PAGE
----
It's Friday. I'm sitting on a park bench as the sun dips below the Boston skyline creating a symphony of colors in the sky.
It's fall. The naked trees stand in sharp contrast against the pallid sky and the lights of the office buildings behind twinkle through the branches forming a teaser to the night sky to come.
It's a beautiful scene.
But instead of appreciating it for everything it is, all I can think about is how my week SUCKED.
I didn't do anything I wanted to get done, in fact I barely even got out of bed as I successfully binge watched 4 years worth of quality television in 4 days, emerging only when there was nothing left to watch.
Where did it all go so wrong?
The truth is... It didn't.
Not really, anyway. At every point in that week I could have picked myself up and gotten back on track. But I just kept sinking deeper and deeper into the blankets, refusing to come up.
On that first day when things didn't go according to plan, I just wrapped myself up in a protective cocoon and told myself the rest of the week was doomed to failure.
Well, I was right. But only because I stopped trying.
What happened on that first day?
So if anything did go wrong, it must have happened on the first day. What happened?
I've written in the past about bad days. When you have a bad day, you feel frustrated, hopeless, sad or angry. You feel raw, maybe even defeated. But you feel something, and that means you care.
What happened to me on that first day was not a bad day. I didn't care about anything. I didn't want to do anything, I couldn't even muster up the energy to feel guilty about not doing anything. I was numb, probably burnt out, a little tired and just about ready to call it a year and move on to the next.
That first day was a Tuesday.
What's in a Tuesday?
Every day of the week has some characteristic. Every day, that is, except Tuesday.
Mondays are the start of the week. We're either excited for or dreading what the rest of the week holds while nursing a responsibilities hangover from the two day vacation.
Wednesdays are the midway point of the week. A day to take a breath before diving into the remainder of it.
Thursdays are the begining of the end of the week.
Fridays.... Well, TGIF. And I don't need to tell you about Saturdays and Sundays.
But Tuesdays... They're not the Dreaded Mondays, or the Blessed Fridays, or the Almost-there-Thursdays.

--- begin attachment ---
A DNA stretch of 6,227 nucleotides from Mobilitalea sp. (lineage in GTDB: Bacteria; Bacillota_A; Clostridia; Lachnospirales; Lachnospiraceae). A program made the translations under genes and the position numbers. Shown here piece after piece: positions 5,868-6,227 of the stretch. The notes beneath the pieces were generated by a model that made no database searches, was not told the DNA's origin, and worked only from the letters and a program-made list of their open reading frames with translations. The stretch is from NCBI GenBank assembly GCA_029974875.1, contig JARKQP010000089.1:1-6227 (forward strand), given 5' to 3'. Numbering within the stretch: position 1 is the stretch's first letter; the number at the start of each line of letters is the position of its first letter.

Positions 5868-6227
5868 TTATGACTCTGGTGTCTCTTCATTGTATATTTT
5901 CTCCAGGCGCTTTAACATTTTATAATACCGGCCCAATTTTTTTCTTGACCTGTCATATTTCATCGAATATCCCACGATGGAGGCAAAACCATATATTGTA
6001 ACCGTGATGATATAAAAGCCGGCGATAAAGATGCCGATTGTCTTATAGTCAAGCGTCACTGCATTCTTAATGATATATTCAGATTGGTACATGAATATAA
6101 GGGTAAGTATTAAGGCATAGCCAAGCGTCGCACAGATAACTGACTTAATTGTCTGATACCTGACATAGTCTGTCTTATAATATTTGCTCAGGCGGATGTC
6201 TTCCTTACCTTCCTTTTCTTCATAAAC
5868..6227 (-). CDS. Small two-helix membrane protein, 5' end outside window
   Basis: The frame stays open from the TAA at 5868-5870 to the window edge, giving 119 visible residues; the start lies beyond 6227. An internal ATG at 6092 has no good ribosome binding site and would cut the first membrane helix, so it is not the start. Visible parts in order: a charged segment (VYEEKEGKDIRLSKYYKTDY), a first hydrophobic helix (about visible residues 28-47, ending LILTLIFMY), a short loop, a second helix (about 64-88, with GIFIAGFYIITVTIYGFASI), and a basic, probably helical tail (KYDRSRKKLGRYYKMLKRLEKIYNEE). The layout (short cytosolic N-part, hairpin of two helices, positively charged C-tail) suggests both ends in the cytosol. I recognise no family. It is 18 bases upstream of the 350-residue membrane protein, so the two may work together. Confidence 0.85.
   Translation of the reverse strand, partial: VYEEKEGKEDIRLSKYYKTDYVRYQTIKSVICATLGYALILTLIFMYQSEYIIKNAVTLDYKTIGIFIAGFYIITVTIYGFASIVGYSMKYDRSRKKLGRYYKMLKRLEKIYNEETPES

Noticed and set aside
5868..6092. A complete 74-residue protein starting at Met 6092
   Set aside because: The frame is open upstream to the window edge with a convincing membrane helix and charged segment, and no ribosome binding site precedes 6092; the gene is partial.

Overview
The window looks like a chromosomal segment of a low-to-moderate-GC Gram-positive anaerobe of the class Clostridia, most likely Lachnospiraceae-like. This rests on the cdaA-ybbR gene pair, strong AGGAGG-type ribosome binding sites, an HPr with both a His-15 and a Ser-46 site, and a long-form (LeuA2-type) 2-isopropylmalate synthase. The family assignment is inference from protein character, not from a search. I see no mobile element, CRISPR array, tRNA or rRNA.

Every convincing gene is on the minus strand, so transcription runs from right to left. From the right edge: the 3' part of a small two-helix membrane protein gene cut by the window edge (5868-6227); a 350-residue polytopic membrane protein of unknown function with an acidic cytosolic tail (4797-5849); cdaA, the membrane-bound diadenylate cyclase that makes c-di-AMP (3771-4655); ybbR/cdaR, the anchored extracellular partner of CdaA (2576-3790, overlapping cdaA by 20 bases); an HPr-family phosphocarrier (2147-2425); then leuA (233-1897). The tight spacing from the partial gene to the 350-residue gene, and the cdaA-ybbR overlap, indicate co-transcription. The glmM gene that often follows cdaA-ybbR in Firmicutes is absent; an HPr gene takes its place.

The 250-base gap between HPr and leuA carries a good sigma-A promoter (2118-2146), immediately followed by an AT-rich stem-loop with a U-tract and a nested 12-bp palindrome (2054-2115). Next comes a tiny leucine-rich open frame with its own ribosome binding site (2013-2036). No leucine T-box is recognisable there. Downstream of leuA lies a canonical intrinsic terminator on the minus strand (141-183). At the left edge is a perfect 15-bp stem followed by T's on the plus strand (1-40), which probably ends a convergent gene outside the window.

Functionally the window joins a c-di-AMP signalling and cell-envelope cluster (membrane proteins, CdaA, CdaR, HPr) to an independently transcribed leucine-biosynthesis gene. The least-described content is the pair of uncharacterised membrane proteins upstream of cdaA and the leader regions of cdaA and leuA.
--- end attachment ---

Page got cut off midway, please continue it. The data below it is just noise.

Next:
They're just.... Tuesdays. Not good not bad, just another day in the week. Nothing exciting ever happened on a Tuesday.
Which brings me to...
... A week full of Tuesdays.
What went wrong for my week is that I was expecting it to be a good week. I had all these plans laid out for what I was going to finish, and when I was going to do each thing. I was motivated and confident on Monday night. But when I woke up on Tuesday morning, I woke up as a different man.
The losses of Tuesday quickly spiraled into a futile Wednesday, a hopeless Thursday and a wasteful Friday as I doomed the rest of the week to failure before it even began because that first day didn't match up.
The truth is, most days of the week end up being Tuesdays. Our lives would be an emotional rollercoaster if they didn't, and you can probably count on one hand the number days in the last month something truly exciting or terrible happened.
So in a week full of Tuesdays, how do you keep moving?
As I found out in that week, it's easy to drown in the sea of missed expectations and failed potential. But staying afloat means being able to tread water even when everything isn't going as hoped.
We're constantly being sold this idea of "our potential", and we buy into it. Every time we achieve something, we set the bar for our "potential" at that and consider everything less as a failure. I still have fond memories of that one day I was able to work for 15 hours straight and finish off in one day what would normally have taken three. But there's no way I could repeat that feat on a regular basis, and it's foolish to expect myself to even try.
However... That doesn't mean I shouldn't try at all. If I managed 15 then, maybe I can attempt 7 now. And if that doesn't work, try 5 or 3 hours. The point is to keep trying.
Set reasonable expectations: Sure you may have great potential, but make a realistic assessment of how you've been performing in recent times, and set a goal based on that. Don't be afraid to go too small. Achieving the one thing on your plan and feeling good about it is better than achieving 5 and failing 7.
Keep showing up: You only drown when you stop kicking. It doesn't matter what your goals are, what you're feeling, show up every single day. You may do only a tenth of what you originally planned, but it's still a tenth more than what you would have done if you didn't show up at all.
Give yourself permission to fail: You're not going to be able to achieve every target you set for yourself. That's a good thing. It means you're being ambitious. As long as you're consistently achieving a significant portion of your targets, you're doing something right.
The Silver Lining
A week full of Tuesdays is not the death sentence for productivity it seems like. Quite the opposite, in fact.
It gives you the opportunity to raise your game to the next level. Sharpen your skills on the whetstone of Tuesdays. If you can consistently show up on the average days and perform well, your "potential" also raises to the next level, as does your chance of meeting it.
So relish the Tuesdays. If you wake up in the morning without the will to raise those eyelids, do it anyway. See how that feels. That wasn't so hard was it? And it'll get easier every time.
If you keep at it, it won't be long before your Tuesdays are others' Fridays.